He is not taking any responsibility for what he did. The amount of anger, frustration and hurt that I have felt was beyond anything I have ever felt in my life. Every time he dressed, ordered something, had me accept packages, brought me into the situation, he was lying to me. Every time he didn’t think about what it would be like for me showed how truly selfish he is. He says that this is the “only” thing he has lied to me about, when in reality it was year after year and lie after lie. I asked if he had ever gone public and there was one think that he said has held him back and that was body and facial hair. Well, I know this is now gone so, it won’t be long now. I know that he will be going public. I just wish he would wait until I was gone.

    So, I believe that there is NEVER an excuse to not tell. I believe that out of respect for the wife, the wife has a right to know. I believe that anyone who would say that this is a personal thing.. that’s just a cop out and an excuse for the man who is a crossdresser, to also believe it’s OK to be a coward.

  20. By Gabrielle on Mar 5, 2012 | Reply

    I’m very sorry to hear about the terrible ordeal you were put through POWife. Based on what you’ve shared, your soon to be ex does sound manipulative and cowardly. If there is any silver lining in your story at all, at least you finally learned the truth and will be wiser for the ordeal. Regardless of what the main reason/excuse was, manipulative behavior, deceit, lack of respect, and total disregard for the feelings of a spouse is deplorable, inexcusable behavior.

    Life goes on… as does the pain, I’m sure. If you don’t mind my suggesting, I would recommend a book to you. It was very helpful to me after having been the target of a very manipulative relationship of a different kind. The book is called “Who’s Pulling Your Strings” by author Harriet Braiker. The pain and suffering you experienced has little to do with your husband being a crossdresser and EVERYTHING to do with his lying, manipulation, and disrespect. I strongly recommend you give this book a read. It is very helpful in teaching how to pick up on the signs of manipulation and revealing just how you may have been an easy target for the manipulative collusion. Keep in mind – one can only be manipulated when they are a *willing* participant – perhaps a tough pill to swallow, but very true. Read the book, and that will make a lot more sense, not to mention help prevent you from ever becoming a soft target for this kind of destructive behavior again.

    After some time has passed and the healing process is well underway, I hope that you will not consider all crossdressers to be the manipulative, destructive cowards that your husband was. There is no shortage of bad people on this planet, as anyone can tell you. Unfortunately, some of these bad people are also trans, just like some of them are not. It’s important to understand exactly *what* makes a person fall into the “stay away” category. I hope you will not assume that all crossdressers are ANYTHING like your husband was to you just because of a single similarity.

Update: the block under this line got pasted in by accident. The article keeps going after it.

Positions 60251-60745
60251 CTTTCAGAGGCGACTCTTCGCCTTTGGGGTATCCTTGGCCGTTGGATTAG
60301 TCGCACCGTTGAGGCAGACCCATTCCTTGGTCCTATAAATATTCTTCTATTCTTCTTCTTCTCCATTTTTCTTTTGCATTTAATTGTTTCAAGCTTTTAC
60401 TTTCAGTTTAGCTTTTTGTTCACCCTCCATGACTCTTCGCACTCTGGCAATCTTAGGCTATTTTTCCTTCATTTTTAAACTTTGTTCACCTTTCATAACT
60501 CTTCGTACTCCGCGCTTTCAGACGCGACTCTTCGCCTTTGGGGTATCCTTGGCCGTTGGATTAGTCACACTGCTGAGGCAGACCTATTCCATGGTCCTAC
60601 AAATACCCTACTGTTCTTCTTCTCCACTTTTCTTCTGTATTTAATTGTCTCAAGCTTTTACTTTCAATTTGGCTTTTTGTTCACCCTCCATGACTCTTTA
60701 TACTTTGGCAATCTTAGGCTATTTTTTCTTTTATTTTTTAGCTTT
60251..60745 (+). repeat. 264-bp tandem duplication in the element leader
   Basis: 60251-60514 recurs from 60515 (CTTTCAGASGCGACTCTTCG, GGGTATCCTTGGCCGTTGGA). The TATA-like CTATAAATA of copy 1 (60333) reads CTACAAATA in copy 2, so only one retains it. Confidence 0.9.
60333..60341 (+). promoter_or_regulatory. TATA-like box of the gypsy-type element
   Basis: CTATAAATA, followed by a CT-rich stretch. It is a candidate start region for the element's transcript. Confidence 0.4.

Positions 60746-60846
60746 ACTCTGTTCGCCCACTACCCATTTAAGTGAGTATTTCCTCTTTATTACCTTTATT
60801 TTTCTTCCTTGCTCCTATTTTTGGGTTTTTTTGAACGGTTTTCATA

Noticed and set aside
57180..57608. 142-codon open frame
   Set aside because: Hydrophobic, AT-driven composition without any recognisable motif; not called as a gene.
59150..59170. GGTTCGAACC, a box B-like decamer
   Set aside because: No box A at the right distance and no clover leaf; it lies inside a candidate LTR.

Regardless, I wish you well and pray your healing process is a speedy one. Please give that book I recommended a read. I think you will find it most helpful, as I have. Good luck to you.

  21. By POWife on Mar 5, 2012 | Reply

    Thank you for your suggestion, I have ordered the book. Just know, that I don’t think all cd’ers are this way. I know that I now can see every time he continues to try and manipulate me. I now see right through the lies. That is, I believe, why I have been able to find the strengh to walk away.

    I have met many men who are doing the same things he does and I do not judge them. I know that this is not something he could control. This is who he is. Unfortunatly, all of the manipulation and power he had over me was also who he was. I know that when I met him I fell deeply in love with him. For the person he allowed me to know. I asked why he never told me and his comment was that he was afraid that I would leave him. In reality, the crossdressing has very little to do with the reason that I am leaving. I have accepted many things that most women would run from because I loved him. Believe me, I have had a life that most women would have broke. Everything I have gone through and am going through has only made me stronger in life and stronger in my faith.

    But, I am now planning for my future and know that I plan to take my life by the horns and make it the best possible life for me. I will say to all who have not told, believe me, the truth hurts and could be worked through, lies on the other hand does damage that takes much longer to heal.

  22. By Gabrielle on Mar 6, 2012 | Reply

    I’m glad you went ahead and ordered the book, POWife. It sounds like you’ve learned quite a lot about manipulative behavior already for having been exposed to it for so long. The book does a really good job of breaking down the mechanics of how manipulation works so that you recognize the signs much sooner. Perhaps just as important, it explains what made you a “soft target” in the first place. Manipulative people always seek out an easy target. They know an easy target because we (we, as *former* easy targets) pretty much broadcast that we’re ripe for the picking. It’s not enough to just recognize manipulative behaviors in hindsight; after the damage is done. It’s important to change our own behavior and become a “hardened” target and stop putting out the signs to other manipulators that we’re a “target” at all.